To promote the year 3 degree show that will feature the works of games design, web design and animation, the group was put into teams that were responsible for various aspects of the degree show set up. I was on the team that was responsible for branding and promotion; as well as having ideas for the logo design, I also produced two contrasting flyer designs that were to promote the event for the public showing.
First I did a simple, yet to the point design that featured mainly text and a small map to direct people to the event.
Although this design was liked by the majority of my peers that I showed it to, our tutor suggested that a more visual design that somehow promotes what we do and hopefully grabs peoples attention may be a better route to go down.
I started to do some research into flyer design on various sites; including the ones below.
During my research the design below popped up several times and really caught my eye; it was this design that inspired and influenced me to create my design.
Find this and more of their work at https://www.behance.net/andersdenkend
To get a 3D feel to the flyer I used 3DS Max to model a scene that would be familiar to video gamers as well as people who are interested in digital media.
In this scene I set up a landscape and the models that would be part of the flyer scene. Then I added a target camera and a three point lighting rig to produce a good quality render.
This is the camera view of the scene.
This is a render of the scene at 4K resolution.
This is the end result that had the logo (designed by Hayley) and text information inspired by the Lovejoy flyer added to it.
Although this flyer was not used to promote our event, it proved to be a good source of research and development for myself.
As part of our Professional Practice module we are responsible for the set up and promotion of our degree show. As part of this I was one of a few other students who were in the team tasked with designing the logo and banner design. There are three design degrees that need to be represented in our designs which are; Animation, Games Design and Web Design.
Here are the ideas that I produced.
With only around six weeks until our degree show, I am starting to populate the interior of The Last Resort with the assets that I have and still are producing, as well as creating the textures and materials that will give them a realistic appearance. Below are two in engine (UE4) screen shots showing some areas that will be familiar to people who know the movie.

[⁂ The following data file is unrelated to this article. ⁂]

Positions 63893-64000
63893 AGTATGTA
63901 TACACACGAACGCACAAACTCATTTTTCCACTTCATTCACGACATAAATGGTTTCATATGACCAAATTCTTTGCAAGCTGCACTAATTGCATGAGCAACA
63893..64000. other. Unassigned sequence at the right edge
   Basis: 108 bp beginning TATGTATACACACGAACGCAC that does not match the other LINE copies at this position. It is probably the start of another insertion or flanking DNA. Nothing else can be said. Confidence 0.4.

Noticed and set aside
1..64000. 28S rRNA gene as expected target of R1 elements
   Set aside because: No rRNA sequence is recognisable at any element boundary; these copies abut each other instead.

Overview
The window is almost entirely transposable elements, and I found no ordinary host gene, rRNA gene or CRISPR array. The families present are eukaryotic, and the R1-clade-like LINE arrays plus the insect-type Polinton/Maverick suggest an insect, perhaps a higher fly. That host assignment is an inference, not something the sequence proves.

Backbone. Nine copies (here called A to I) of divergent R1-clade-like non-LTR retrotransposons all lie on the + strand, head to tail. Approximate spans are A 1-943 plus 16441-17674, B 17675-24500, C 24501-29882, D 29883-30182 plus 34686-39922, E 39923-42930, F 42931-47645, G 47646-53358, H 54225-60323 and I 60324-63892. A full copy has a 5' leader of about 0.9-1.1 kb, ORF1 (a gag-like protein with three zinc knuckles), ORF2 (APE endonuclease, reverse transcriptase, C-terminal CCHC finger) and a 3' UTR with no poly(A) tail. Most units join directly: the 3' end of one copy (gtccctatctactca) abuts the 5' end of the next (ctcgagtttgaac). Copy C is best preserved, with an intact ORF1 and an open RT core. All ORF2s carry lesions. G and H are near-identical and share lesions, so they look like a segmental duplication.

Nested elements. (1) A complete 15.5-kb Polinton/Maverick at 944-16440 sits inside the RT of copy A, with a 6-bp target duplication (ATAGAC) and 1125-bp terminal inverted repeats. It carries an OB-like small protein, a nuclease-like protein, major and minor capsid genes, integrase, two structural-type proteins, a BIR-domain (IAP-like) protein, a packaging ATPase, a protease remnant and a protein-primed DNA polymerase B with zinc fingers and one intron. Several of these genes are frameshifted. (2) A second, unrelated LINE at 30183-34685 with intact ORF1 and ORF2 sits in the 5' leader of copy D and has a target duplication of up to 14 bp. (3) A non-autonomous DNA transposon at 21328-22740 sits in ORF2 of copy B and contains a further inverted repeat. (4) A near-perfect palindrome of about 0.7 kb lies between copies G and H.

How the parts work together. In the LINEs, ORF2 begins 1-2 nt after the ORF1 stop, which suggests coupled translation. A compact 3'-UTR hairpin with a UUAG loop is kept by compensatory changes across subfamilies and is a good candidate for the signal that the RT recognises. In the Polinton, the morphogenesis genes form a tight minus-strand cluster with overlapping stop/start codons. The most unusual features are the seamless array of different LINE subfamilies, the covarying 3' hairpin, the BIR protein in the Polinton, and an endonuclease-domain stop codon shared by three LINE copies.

This shot shows some assets that populate the bar area as well as the tables.
This angle shows the area directly opposite the bar, and gives a good view of the floor space.
As stated in the brief; several burnt or partially burnt buildings were required within the town. I decided to create a small generic building as well as a partially burnt version of it, these buildings were base upon the one that can be seen in the photograph below.
This is the partially burnt building rendered in 3Ds Max which shows the textures and the wire frame of the model.
This is the undamaged generic building which could be a small domicile for example.
Below is the diffuse and normal textures that I created for use in the UE4 game engine.
There is also an update of the saloon that I have been working on, all done and in our environment now, this shows the exterior of the building along with hand drawn signage that was manipulated in Photoshop to create a look that is in keeping with the period.
For the bar area of The Last Resort, I have gathered some images from the internet that are not shown in the movie itself. Some of these have allowed me to see some items such as bottles and drinking cups closer, this in-turn will hopefully assist me in recreating accurate models and textures for use in UE4.
Although I have recently been working on our year long group project, in which I have learnt quite a lot about asset and building construction within 3D design software; I would like to take this process a step further for the Hashima Island project by learning how to create a broader selection of models to give a more in-depth and realistic experience to the viewer/user.
One of my favorite adventure games is the Uncharted series, since the first episode of the game was released back in 2007 one of the main features of the game that really stood out was the levels of detail within the surrounding environments. I looked up some of the designers of the Uncharted games and found a good article on the Naughty Dog website that gives an insight to the design and production process that takes place when designing a realistic 3D environment.
To achieve a realistic interactive environment for our group project I looked into adding a static human asset into our environment; this was achieved but the end result was too mannequin like. So to push the project on into the second semester I will be looking into the development of animated human characters which will populate and move around our environment.
To be able to move the limbs, head, etc., of an animated character or object bones have to be added to your model. To get me started I followed this YouTube tutorial by CG Swot that showed the bone tool being used to move a desk lamp.
First I made a model of a desk lamp with three pivoting joints (much like a human arm).
Then in the animation tab I selected the Bone Tool and then selected Create Bones.
I then clicked at a joint to start the bone then clicked at the next joint to end the bone and to start a new one.
This gave me a total of three bones for the lamp, the same as a human arm (upper arm, lower arm and wrist).
Next I connected Dummy helpers to the parts of the lamp that need to be moved and rotated, the Dummy helper helps keep objects connected to it move with it without becoming detached from each other. I also added some quick materials to the lamp and a lighting set up in order to render out an animation of the end result.